My book, Inscribing Identities Proclaiming Piety: Exploring Recording Practices in Early India (2022), focuses on votive inscriptions found in four areas – Bharhut, Sanchi, Western Ghats and Mathura. The time frame is from 2nd century BCE to 2nd century CE. Votive inscriptions were inscribed on the architectural parts of the stūpa at Bharhut and Sanchi, in caves, tanks along the Western Ghats and on statues at Mathura. The book investigates and underlines the gendered inequalities between ecclesiastical and laity. Gender relations have been constructed and analysed on the basis of markers such as occupation, place of residence, and kinship patterns for the monastic and lay donors. The book is a revelatory endeavour which throws light on how the donated gifts were gendered, and how nuances of social identification make the construction of social identity a striking one. The focal points are the social complexities within and without the sangha along with the idea of agency and social identity irrespective of varna identity.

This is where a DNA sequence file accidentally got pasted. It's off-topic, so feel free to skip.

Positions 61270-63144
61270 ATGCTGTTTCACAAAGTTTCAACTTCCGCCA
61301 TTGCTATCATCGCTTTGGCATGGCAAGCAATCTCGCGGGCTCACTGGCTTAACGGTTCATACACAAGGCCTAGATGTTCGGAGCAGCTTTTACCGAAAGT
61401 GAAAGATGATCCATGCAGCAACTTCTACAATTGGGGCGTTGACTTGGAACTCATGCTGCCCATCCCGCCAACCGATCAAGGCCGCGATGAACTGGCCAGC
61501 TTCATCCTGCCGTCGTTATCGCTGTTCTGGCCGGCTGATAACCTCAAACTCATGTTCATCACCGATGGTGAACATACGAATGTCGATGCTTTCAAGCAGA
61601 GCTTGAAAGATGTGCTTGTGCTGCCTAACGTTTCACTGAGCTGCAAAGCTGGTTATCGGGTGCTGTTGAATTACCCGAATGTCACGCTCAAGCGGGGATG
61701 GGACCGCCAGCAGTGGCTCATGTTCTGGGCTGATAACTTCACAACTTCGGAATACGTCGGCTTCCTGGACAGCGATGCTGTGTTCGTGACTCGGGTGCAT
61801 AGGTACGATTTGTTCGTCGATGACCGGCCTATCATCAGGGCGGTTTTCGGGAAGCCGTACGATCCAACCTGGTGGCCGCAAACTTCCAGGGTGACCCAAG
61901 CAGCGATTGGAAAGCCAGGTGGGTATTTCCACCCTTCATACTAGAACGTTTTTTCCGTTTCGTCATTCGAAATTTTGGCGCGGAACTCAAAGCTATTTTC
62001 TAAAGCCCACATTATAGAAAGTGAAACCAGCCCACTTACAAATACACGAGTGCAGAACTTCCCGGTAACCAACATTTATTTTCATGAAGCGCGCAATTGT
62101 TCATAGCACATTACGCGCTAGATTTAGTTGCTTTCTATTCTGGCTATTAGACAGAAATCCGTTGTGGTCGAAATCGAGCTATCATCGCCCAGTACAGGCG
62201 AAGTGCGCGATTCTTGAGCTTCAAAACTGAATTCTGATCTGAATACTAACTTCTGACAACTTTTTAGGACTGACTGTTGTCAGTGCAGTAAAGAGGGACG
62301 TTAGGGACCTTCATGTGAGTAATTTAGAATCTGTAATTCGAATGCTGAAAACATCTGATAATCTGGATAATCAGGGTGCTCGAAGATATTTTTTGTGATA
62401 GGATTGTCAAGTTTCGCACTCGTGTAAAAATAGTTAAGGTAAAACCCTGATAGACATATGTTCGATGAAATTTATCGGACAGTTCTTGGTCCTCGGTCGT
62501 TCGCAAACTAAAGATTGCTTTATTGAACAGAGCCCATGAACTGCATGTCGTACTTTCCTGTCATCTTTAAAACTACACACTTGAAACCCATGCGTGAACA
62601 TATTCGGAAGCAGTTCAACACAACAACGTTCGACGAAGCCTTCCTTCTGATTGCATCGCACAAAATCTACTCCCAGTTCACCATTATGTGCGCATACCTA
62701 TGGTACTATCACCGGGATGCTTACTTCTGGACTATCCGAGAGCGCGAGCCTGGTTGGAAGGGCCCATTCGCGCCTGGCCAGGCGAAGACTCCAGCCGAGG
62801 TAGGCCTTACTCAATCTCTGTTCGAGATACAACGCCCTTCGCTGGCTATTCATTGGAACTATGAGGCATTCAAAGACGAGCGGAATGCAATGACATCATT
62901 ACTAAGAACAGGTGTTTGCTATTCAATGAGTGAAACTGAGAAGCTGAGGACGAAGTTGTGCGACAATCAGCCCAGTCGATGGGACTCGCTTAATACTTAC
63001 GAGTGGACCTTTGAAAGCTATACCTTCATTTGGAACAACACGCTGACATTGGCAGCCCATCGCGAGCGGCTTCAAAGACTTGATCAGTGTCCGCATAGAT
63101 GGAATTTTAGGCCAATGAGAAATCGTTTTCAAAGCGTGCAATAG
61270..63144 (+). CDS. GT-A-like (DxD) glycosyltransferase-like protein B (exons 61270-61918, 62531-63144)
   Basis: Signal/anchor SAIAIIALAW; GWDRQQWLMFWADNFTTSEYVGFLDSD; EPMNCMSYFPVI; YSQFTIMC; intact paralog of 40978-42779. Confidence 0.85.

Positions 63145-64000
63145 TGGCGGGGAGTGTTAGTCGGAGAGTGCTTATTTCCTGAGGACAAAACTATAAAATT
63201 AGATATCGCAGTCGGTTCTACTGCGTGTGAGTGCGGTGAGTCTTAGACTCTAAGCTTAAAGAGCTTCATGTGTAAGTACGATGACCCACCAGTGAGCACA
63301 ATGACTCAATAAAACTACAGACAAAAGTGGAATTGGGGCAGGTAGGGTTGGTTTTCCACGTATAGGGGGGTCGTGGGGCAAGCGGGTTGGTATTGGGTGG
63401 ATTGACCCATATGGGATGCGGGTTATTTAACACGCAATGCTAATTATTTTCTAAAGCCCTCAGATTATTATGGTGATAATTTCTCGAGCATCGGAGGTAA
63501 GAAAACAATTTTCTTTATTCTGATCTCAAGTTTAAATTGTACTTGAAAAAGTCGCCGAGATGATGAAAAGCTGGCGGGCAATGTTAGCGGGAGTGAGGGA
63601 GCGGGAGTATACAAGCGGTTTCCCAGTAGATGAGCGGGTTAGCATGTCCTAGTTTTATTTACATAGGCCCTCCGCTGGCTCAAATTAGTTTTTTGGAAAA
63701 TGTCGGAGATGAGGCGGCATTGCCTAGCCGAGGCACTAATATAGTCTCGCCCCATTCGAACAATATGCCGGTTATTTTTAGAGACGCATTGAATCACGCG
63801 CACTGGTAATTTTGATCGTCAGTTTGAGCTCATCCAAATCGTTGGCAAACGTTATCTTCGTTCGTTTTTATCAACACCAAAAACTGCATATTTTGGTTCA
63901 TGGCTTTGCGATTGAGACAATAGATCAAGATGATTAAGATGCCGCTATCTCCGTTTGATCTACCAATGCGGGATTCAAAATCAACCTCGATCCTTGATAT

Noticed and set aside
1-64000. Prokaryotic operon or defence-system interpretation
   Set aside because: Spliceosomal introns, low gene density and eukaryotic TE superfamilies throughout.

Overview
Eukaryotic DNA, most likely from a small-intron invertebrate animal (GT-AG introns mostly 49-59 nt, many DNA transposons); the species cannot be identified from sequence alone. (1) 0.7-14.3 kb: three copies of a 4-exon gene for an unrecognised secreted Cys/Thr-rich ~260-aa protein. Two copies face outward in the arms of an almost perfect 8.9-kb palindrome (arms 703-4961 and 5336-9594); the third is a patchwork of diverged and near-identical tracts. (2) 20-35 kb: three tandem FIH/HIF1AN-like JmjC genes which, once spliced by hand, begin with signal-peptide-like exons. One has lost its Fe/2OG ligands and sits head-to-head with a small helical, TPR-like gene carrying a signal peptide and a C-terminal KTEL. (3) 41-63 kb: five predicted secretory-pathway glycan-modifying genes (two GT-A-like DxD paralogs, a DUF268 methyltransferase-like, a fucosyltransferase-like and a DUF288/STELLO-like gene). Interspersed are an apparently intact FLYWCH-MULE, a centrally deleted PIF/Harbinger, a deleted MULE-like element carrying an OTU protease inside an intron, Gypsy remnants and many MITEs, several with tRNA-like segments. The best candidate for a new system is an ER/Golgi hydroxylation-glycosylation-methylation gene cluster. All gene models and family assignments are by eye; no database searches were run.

Snigdha Singh teaches at Miranda House, University of Delhi, India. Her research interests include gender relations represented in inscriptions and visual sources, with a special focus on the early historic period. She has co-authored three books and written a monograph: Beyond the Woman’s Question: Reconstructing Gender Identities in Early India, “Waters” of Western Rajasthan: Myth, Tradition, and Livelihood, ‘Of Thieves and Therīs, Potters and Pativratās: Essays on Early Indian Social History for Kumkum Roy, and Inscribing Identities Proclaiming Piety: Exploring Recording Practices in Early India.